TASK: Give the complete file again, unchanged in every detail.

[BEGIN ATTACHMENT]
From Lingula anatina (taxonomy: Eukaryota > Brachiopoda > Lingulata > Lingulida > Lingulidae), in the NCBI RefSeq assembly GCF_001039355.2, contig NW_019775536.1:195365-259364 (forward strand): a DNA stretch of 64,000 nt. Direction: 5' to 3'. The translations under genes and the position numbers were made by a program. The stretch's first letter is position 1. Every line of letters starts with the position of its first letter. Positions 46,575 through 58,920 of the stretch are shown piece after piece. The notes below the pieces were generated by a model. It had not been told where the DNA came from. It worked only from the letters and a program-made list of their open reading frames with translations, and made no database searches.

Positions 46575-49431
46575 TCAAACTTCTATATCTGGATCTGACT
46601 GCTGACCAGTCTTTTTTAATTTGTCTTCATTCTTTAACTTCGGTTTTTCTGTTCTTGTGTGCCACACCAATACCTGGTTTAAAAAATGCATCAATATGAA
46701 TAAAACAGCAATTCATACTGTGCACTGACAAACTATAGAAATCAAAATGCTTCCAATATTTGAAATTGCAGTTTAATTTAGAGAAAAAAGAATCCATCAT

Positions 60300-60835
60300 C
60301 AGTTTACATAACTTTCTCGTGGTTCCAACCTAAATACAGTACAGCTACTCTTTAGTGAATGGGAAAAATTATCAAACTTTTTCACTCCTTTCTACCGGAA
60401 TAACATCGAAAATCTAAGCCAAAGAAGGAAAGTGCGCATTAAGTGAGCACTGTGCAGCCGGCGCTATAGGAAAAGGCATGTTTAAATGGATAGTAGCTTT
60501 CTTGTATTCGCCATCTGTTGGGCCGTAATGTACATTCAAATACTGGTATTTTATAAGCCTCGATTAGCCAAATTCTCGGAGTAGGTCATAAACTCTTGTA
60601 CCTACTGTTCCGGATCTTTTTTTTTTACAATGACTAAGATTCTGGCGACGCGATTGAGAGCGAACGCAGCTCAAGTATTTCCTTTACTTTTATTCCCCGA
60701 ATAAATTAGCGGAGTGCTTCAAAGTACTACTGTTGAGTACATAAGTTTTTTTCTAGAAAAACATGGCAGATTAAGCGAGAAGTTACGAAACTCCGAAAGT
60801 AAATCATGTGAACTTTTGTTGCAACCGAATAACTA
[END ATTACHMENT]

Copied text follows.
From Lingula anatina (taxonomy: Eukaryota > Brachiopoda > Lingulata > Lingulida > Lingulidae), in the NCBI RefSeq assembly GCF_001039355.2, contig NW_019775536.1:195365-259364 (forward strand): a DNA stretch of 64,000 nt. Direction: 5' to 3'. The translations under genes and the position numbers were made by a program. The stretch's first letter is position 1. Every line of letters starts with the position of its first letter. Positions 46,575 through 58,920 of the stretch are shown piece after piece. The notes below the pieces were generated by a model. It had not been told where the DNA came from. It worked only from the letters and a program-made list of their open reading frames with translations, and made no database searches.

Positions 46575-49431
46575 TCAAACTTCTATATCTGGATCTGACT
46601 GCTGACCAGTCTTTTTTAATTTGTCTTCATTCTTTAACTTCGGTTTTTCTGTTCTTGTGTGCCACACCAATACCTGGTTTAAAAAATGCATCAATATGAA
46701 TAAAACAGCAATTCATACTGTGCACTGACAAACTATAGAAATCAAAATGCTTCCAATATTTGAAATTGCAGTTTAATTTAGAGAAAAAAGAATCCATCAT

Positions 60300-60835
60300 C
60301 AGTTTACATAACTTTCTCGTGGTTCCAACCTAAATACAGTACAGCTACTCTTTAGTGAATGGGAAAAATTATCAAACTTTTTCACTCCTTTCTACCGGAA
60401 TAACATCGAAAATCTAAGCCAAAGAAGGAAAGTGCGCATTAAGTGAGCACTGTGCAGCCGGCGCTATAGGAAAAGGCATGTTTAAATGGATAGTAGCTTT
60501 CTTGTATTCGCCATCTGTTGGGCCGTAATGTACATTCAAATACTGGTATTTTATAAGCCTCGATTAGCCAAATTCTCGGAGTAGGTCATAAACTCTTGTA
60601 CCTACTGTTCCGGATCTTTTTTTTTTACAATGACTAAGATTCTGGCGACGCGATTGAGAGCGAACGCAGCTCAAGTATTTCCTTTACTTTTATTCCCCGA
60701 ATAAATTAGCGGAGTGCTTCAAAGTACTACTGTTGAGTACATAAGTTTTTTTCTAGAAAAACATGGCAGATTAAGCGAGAAGTTACGAAACTCCGAAAGT
60801 AAATCATGTGAACTTTTGTTGCAACCGAATAACTA